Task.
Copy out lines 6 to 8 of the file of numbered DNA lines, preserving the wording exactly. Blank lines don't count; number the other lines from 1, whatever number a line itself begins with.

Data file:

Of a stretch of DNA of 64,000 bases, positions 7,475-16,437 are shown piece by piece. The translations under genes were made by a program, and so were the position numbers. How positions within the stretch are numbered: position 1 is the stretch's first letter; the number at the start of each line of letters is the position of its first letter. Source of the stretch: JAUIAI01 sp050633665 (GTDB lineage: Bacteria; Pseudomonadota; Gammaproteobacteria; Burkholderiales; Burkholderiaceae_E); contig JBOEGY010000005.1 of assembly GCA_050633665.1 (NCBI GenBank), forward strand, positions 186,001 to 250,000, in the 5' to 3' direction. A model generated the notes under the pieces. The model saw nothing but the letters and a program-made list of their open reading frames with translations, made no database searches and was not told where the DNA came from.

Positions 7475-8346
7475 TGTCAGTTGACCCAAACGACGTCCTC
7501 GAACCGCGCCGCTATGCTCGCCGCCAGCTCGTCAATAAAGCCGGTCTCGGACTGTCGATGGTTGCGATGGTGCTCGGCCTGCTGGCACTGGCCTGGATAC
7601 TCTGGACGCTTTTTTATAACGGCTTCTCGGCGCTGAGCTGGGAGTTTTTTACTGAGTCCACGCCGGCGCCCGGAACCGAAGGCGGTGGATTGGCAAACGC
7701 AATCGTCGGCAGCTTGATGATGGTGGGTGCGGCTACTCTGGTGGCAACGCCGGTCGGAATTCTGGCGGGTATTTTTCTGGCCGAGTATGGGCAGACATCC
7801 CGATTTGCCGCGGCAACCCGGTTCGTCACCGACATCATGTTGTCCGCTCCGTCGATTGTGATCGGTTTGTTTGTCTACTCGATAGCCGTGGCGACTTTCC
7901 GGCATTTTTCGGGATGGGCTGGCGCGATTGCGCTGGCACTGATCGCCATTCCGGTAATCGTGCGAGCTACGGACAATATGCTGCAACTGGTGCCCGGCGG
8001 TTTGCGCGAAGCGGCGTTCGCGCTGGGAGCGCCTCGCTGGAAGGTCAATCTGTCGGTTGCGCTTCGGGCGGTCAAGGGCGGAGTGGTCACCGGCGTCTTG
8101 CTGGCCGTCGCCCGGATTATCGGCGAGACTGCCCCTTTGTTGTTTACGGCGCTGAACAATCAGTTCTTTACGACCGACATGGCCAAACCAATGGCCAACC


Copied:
7701 AATCGTCGGCAGCTTGATGATGGTGGGTGCGGCTACTCTGGTGGCAACGCCGGTCGGAATTCTGGCGGGTATTTTTCTGGCCGAGTATGGGCAGACATCC
7801 CGATTTGCCGCGGCAACCCGGTTCGTCACCGACATCATGTTGTCCGCTCCGTCGATTGTGATCGGTTTGTTTGTCTACTCGATAGCCGTGGCGACTTTCC
7901 GGCATTTTTCGGGATGGGCTGGCGCGATTGCGCTGGCACTGATCGCCATTCCGGTAATCGTGCGAGCTACGGACAATATGCTGCAACTGGTGCCCGGCGG